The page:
The Aftermath of Cancer

The Aftermath of Cancer
July 23, 2015 treatmintbox

[vc_row type=”in_container” scene_position=”center” text_color=”dark” text_align=”left” overlay_strength=”0.3″][vc_column column_padding=”no-extra-padding” column_padding_position=”all” background_color_opacity=”1″ background_hover_color_opacity=”1″ width=”1/1″][vc_row_inner][vc_column_inner column_padding=”no-extra-padding” column_padding_position=”all” background_color_opacity=”1″ width=”1/1″][image_with_animation image_url=”902″ alignment=”center” animation=”Fade In”][divider line_type=”No Line” custom_height=”50″][/vc_column_inner][/vc_row_inner][vc_column_text]Since my cancer diagnosis I’ve always felt like I’m on the verge of capsizing; most days barely holding on. Things look great from the outside. My Instagram account is full of adventurous shots of me jumping off cliffs into the ocean, traveling to exotic places, and hanging out with beautiful people. However, there is something that it’s missing… the realities of cancer’s aftermath on my body.

The physical aftermath isn’t something we survivors normally talk about. It lives quietly. It doesn’t scream demanding to be heard. It lives alone, but it’s always there waiting to disrupt life again. The aftermath and side effects we live with are personal.

You quickly learn people are down right uncomfortable talking about cancer, much less talking about the harsh realities of cancer’s aftermath on our physical bodies. It quietly carries on even after there is no evidence of disease.

When my doctor told me that I was cancer free, I went into the changing room and felt the enormity of the moment. I let myself slid down the wall and cradling my knees. I let out a wail. It came from somewhere I had never known before. Somewhere so deep within me and primal I didn’t recognize it. I had barely let myself cry the entire time and now emotion flooded in. It was dramatic like a scene from a bad lifetime movie. I remember thinking… it’s over. It’s over. The nightmare is done.

Soon I realized it’s never done. We are all left with silent scars, emotionally and physically waiting to return at any given moment. Survivors often secretly live with the side effects of our treatment. It comes from a multitude of places; embarrassment in something so private as defects in our body, the gratefulness of being alive when so many haven’t survived, and the awkward experience of telling friends about the intensely personal nature of the physical aftermath..

I had one of those moments this week. Passerby’s shoveled hurriedly passed me as I lay confused and terrified on a busy sidewalk. I was having a seizure from a medication change because of my bone density lost due to chemotherapy and my seizure medication.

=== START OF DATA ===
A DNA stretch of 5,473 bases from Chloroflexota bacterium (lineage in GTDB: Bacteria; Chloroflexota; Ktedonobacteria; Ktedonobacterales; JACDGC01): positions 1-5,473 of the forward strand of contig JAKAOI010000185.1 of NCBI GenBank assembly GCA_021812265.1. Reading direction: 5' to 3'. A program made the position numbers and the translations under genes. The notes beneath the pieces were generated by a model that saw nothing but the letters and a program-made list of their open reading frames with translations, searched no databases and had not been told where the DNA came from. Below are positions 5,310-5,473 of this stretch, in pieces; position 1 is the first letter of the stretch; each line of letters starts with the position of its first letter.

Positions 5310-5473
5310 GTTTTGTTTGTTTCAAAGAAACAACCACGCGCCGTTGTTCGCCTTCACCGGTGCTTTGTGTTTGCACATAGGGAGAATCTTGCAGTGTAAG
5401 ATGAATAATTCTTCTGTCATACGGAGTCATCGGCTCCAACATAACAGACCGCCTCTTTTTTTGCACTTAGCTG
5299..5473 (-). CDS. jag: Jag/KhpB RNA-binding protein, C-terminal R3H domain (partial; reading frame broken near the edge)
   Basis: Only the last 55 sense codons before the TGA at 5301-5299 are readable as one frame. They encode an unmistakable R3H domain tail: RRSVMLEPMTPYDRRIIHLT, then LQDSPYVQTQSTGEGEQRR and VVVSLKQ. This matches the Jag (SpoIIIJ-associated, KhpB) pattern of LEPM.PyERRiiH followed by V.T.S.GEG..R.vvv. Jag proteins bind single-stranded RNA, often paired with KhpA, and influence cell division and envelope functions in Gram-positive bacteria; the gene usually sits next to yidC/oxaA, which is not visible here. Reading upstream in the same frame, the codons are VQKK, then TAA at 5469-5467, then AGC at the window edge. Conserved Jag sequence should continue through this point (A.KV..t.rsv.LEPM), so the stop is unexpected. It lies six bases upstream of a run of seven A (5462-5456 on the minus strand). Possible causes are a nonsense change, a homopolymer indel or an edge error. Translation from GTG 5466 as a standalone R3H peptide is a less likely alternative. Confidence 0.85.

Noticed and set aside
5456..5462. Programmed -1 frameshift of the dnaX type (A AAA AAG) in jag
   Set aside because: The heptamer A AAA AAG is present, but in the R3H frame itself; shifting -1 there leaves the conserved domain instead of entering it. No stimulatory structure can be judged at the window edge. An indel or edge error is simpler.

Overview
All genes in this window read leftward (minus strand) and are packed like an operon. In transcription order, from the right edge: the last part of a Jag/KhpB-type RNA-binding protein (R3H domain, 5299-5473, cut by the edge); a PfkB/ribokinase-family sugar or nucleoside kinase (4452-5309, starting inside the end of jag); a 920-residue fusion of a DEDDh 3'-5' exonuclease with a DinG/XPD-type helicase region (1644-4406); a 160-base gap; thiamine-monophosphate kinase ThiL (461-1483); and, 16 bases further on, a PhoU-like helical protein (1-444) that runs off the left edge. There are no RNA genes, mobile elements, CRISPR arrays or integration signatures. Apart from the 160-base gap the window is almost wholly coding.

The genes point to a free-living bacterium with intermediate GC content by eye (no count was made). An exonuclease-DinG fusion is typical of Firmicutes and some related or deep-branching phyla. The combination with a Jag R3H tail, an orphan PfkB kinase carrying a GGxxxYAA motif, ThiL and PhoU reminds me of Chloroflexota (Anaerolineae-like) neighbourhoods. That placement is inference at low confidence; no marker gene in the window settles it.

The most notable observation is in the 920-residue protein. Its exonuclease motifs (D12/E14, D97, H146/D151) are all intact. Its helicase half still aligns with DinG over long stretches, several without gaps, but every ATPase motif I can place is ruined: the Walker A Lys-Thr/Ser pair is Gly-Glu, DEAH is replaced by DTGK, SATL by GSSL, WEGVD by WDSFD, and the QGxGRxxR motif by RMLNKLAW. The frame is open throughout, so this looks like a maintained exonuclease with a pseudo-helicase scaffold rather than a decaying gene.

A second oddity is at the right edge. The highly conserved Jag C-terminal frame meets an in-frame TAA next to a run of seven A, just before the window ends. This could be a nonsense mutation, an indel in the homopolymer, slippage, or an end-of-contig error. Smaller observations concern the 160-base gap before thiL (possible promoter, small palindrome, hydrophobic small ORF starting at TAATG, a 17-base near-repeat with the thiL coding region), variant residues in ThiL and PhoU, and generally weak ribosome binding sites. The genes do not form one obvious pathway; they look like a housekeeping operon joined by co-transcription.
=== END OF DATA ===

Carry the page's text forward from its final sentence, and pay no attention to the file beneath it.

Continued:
My body was ridge, hands curled in, and I was absolutely terrified.

EMS, “Do you know where you are?”

Me: Crying hysterically, “ I don’t know how I got here.”

EMS, “Where are you?”

Me: I don’t know. Walnut Street, maybe Samson Street, 13th Street….I’m not sure.”

Life is interrupted and not just during active treatment. My life was interrupted again and again this week. I had five seizures, each leaving me confused, unable to talk, and terrified. Another day this week I found myself lying face down on the cold, hard floor in Ikea having another seizure. Person after person passed me by… not wanting to get involved.

Aftermath. It makes us uncomfortable. People who have never endured the hell of cancer don’t understand the long-term realties that a diagnosis brings. We suffer silently and that silence is deafening. It’s lonely, even when friends and family surround us. I often feel lost in a world where few people understand this aftermath.

Cancer brings long-term consequences and they aren’t dinner table conversations. A friend of mine who had anal cancer told me she feels desperately lonely in the aftermath of her cancer. Scar tissue keeps her sphincter from working properly. It causes pain and bleeding. Her aftermath is silent.

Gynecological cancers narrows and shorten the vagina, which leads to vaginal stenosis. Sex can become uncomfortable and in some cases not possible.

Did you know that the penis can be shortened and erectile dysfunction is frequent in Prostate cancer?

Even with our societies collective knowledge about breast cancer few of us understand Lymphedema. Swelling of the arm, hand or breast area caused by a build-up of lymph fluid in the surface tissues of the body continues to be an issue long after the initial diagnosis.

For many of us chemotherapy puts us into early menopause leaving us wondering if our infertility is temporary or permanent. The unknown can is devastating, much less the pain of actually knowing the reality.

These “aftermaths” are devastating… amputations, vision loss, colostomy bags, tooth loss, catheterization, memory changes, and these are just the tip of the iceberg.

Aftermath is silent. It feels like a dirty little secret that is too awkward to talk about. We teeter between being happy to be alive, devastated about the changes to our bodies and minds, and worrying about our long-term survival.

After five seizures this week I’m just leaning in, telling myself that it’s about taking it one day at a time. However, the truth is I’m lost, adrift, and I’m wildly fighting to keep my head above the water that aftermath brings.






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